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What is a Conservation Entrepreneur?

Gina-Marie Cheeseman
| Tuesday October 7th, 2008 | 0 Comments

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The Wildlife Conservation Network describes a conservation entrepreneur as someone who demonstrates “the spirit of entrepreneurship in launching innovative projects to protect endangered species.” WCN identifies the qualities of a conservation entrepreneur as someone who dares to try new strategies to save endangered wildlife, creates new ways to save endangered wildlife, empowers local stakeholders, and maximizes the value of every dollar invested in conservation.
WCN Founder Charles Knowles said that the organization’s core mission is to use the “Silicon Valley model” to fund people who work in wildlife conservation, and be their “eyes and ears in the U.S.” According to Knowles, WCN set up their model so that 100 of a donor’s money ends up in the hands of wildlife conservationists.


“It’s a fantastic organization and I recommend it very highly,” Jane Goodall said of WCN.
Solar projects
While attending the 2003 WCN Expo, Stephen Gold heard cheetah conservationist Rebecca Klein’s presentation about her need for energy to conduct research in Botswana. Since Gold powered his own home by solar energy, he contacted WCN’s director Charles Knowles and volunteered to help.
Gold identified six conservationists in need of power and spent three years acquiring donations. The list of donors includes British Petroleum, who donated all of the solar modules.
“We have designed ‚Äòoff-grid’ power systems for many years, but we have never been asked to do this for conservationists on another continent,” said Bruce Roush, Vice President of technical services for Solar Depot, the company who donated assembly parts, plus provided technical design and support.
“It is wonderful that solar electricity is so effective and reliable that it can change the lives of dedicated conservationists, even in the African bush! We were very happy to help WCN with this important project,” said Roush.
Solar power recipient Dr. Laurence Frank of Living with Lions in Kenya said, “It works – the project is lit up, the satellite-internet system is working, and I don’t hear a generator! I am thrilled!”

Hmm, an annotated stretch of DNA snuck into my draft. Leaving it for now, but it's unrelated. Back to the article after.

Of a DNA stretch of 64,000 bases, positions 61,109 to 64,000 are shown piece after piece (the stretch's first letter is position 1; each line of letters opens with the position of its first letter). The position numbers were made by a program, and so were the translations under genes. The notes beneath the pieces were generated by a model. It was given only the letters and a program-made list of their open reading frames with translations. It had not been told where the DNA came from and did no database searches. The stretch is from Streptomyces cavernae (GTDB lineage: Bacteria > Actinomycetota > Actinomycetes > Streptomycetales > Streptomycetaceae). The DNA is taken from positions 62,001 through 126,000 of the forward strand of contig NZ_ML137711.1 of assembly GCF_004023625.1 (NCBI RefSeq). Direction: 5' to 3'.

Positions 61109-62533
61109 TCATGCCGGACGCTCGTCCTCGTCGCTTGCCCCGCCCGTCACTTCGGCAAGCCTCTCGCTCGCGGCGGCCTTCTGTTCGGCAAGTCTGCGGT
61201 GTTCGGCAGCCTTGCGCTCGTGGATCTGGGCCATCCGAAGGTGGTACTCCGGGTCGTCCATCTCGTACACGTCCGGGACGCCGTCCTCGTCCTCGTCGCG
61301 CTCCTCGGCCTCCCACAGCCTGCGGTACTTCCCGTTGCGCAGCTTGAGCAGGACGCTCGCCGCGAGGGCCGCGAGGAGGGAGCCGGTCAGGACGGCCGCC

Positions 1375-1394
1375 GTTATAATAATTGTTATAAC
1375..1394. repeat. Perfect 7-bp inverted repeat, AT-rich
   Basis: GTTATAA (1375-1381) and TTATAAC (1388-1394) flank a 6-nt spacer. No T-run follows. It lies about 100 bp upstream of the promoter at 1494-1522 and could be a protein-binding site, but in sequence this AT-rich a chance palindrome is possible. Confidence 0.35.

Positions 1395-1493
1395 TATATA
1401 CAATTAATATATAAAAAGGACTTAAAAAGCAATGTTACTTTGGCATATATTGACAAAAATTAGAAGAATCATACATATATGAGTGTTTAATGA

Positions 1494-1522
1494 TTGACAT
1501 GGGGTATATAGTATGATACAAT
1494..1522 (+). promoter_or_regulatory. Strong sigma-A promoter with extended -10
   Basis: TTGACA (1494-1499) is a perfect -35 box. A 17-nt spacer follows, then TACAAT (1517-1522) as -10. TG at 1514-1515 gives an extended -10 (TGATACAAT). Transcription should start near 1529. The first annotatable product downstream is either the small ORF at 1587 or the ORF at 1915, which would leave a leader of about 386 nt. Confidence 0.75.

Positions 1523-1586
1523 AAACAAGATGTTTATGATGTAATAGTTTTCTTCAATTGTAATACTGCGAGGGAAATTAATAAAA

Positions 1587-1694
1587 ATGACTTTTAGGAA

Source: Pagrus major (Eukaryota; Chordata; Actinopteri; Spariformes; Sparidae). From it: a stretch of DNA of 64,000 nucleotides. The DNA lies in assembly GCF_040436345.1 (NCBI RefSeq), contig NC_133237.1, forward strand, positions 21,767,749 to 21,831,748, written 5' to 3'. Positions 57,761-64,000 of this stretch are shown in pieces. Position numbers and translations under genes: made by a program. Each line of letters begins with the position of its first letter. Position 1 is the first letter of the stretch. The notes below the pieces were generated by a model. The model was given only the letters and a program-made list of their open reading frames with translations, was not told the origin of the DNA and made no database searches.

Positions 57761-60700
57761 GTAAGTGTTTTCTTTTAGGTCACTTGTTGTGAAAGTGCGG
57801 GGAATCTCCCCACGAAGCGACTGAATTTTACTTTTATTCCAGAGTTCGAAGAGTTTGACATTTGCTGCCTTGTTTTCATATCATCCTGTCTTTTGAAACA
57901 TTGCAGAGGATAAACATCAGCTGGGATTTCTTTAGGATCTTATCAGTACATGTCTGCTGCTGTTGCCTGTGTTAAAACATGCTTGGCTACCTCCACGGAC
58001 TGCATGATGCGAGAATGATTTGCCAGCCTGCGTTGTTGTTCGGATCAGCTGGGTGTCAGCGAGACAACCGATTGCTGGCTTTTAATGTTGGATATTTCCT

Cost effectiveness of conservation entrepreneurism
Georgia State University economics professor Paul J. Ferraro and R. David Simpson, environmental policy professor at John Hopkins University wrote several reports on the cost effectiveness of what they termed a direct approach to wildlife conservation, or paying for it directly. “In this approach, domestic and international actors make payments to individuals or groups that protect ecosystems,” their report Cost-effective Conservation: When Eco-entrepreneurs Have Market Power states.
In the report, Ferraro and Simpson deem the direct approach to be “a more cost-effective means of motivating local actors to conserve habitat than the more popular indirect subsidy approach.”
In another report titled The Cost Effectiveness of Conservation Payments, Ferraro and Simpson argue that is “more cost-effective to pay for conservation performance directly.” They list three reasons:
* First, the overall cost of conservation is least when direct payments are employed.
* Second, the donor will generally find direct payments more cost-effective.
* Third, the preferences of donors and eco-entrepreneurs are opposed: when the donor prefers direct payments, the eco-entrepreneur prefers indirect subsidies.
Conservation entrepreneurism could not occur at a better time. Ferraro and Simpson highlight the need for wildlife conservation in their report Cost-Effective Conservation: A Review of What Works to Preserve Biodiversity. They cite the predictions of natural scientists that a third or more of the world’s species could become extinct in the 21st century. “Such losses are encountered in the geological record only at times of astronomical cataclysm.”


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